How the 'Free Market' Is Consuming Our Values

Economics rests on unguarded assumptions that need to be examined, says author and Harvard professor Michael Sandel. He wants to revive a debate over the role of market forces. 

What's the Latest Development?


Harvard professor and author Michael Sandel has written a book about the encroachment of economic thought into previously non-economic areas of life, such as education and health. Sandel gives the example of a Dallas school district that paid primary students two dollars for every book they read. The policy, according to Sandel, subtracted something essential from the educative experience, which is that learning should be taught as an end in itself. Sandel also points out that encouraging people to live healthier, such as by exercising or quitting smoking, is now often achieved by offering a financial incentive, i.e. a bribe.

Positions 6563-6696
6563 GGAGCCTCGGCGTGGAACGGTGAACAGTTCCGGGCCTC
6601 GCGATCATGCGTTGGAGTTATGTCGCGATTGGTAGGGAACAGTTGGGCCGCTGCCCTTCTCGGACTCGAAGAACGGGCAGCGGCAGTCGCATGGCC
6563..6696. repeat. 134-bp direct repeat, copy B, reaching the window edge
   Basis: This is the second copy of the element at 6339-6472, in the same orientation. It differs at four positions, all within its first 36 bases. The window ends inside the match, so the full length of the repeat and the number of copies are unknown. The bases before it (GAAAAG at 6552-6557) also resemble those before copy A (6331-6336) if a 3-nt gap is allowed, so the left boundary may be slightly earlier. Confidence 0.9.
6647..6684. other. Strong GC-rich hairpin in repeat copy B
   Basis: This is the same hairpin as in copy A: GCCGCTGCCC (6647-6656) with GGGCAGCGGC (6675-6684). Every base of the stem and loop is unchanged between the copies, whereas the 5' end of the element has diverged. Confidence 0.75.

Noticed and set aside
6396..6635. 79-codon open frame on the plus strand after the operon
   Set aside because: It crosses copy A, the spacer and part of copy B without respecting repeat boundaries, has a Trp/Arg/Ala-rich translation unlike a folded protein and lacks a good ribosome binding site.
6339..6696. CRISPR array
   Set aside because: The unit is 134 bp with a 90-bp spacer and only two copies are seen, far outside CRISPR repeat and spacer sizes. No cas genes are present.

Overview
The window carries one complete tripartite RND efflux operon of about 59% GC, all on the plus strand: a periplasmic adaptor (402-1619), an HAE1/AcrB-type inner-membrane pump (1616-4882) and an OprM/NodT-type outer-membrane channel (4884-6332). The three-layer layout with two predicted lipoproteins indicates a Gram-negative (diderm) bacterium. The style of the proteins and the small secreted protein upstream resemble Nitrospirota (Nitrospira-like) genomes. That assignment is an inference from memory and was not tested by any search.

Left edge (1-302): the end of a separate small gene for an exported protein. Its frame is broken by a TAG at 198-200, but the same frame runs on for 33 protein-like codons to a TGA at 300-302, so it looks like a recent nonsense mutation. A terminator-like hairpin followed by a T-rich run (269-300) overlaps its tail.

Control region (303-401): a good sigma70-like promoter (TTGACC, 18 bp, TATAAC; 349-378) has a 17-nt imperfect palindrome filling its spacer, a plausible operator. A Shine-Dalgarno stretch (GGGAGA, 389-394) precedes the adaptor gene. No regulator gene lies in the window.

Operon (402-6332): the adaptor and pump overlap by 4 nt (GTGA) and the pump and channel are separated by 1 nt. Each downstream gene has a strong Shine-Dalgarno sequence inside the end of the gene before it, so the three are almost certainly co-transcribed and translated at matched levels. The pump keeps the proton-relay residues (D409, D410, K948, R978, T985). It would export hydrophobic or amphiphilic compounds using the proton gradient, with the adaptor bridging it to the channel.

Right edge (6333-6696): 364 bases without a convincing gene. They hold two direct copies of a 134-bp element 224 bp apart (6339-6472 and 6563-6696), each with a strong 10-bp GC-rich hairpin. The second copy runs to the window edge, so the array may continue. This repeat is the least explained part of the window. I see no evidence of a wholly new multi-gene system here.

What's the Big Idea?

After the Cold War, says Sandel, people living in market capitalist societies came to see their way of life as sacrosanct. What resulted was an impoverishment of public debate over the role of market forces in our daily lives. As politics became less about big topics like justice and the meaning of the common good, and more about technocratic efficiency, many of our cultural values, such as deciding to marry or giving to charity, slowly came under the influence of the economist's vocabulary. "Economics," said Sandel, "rests on un-argued assumptions that need to be examined."

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